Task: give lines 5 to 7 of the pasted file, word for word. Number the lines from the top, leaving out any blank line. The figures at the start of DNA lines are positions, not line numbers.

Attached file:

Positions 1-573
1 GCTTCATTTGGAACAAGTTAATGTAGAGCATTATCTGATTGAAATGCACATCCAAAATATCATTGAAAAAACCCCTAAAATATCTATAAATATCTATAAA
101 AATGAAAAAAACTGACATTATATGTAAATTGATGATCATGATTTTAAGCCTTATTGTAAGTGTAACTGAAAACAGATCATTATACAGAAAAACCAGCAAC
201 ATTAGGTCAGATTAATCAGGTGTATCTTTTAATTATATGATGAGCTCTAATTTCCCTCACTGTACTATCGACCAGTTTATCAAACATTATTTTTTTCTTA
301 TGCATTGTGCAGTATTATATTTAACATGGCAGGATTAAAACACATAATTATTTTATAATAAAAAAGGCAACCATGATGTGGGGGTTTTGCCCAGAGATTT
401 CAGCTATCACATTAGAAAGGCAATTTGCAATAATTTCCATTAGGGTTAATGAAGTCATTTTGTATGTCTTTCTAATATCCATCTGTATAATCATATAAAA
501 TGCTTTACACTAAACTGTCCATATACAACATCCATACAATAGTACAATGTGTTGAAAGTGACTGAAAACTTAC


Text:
301 TGCATTGTGCAGTATTATATTTAACATGGCAGGATTAAAACACATAATTATTTTATAATAAAAAAGGCAACCATGATGTGGGGGTTTTGCCCAGAGATTT
401 CAGCTATCACATTAGAAAGGCAATTTGCAATAATTTCCATTAGGGTTAATGAAGTCATTTTGTATGTCTTTCTAATATCCATCTGTATAATCATATAAAA
501 TGCTTTACACTAAACTGTCCATATACAACATCCATACAATAGTACAATGTGTTGAAAGTGACTGAAAACTTAC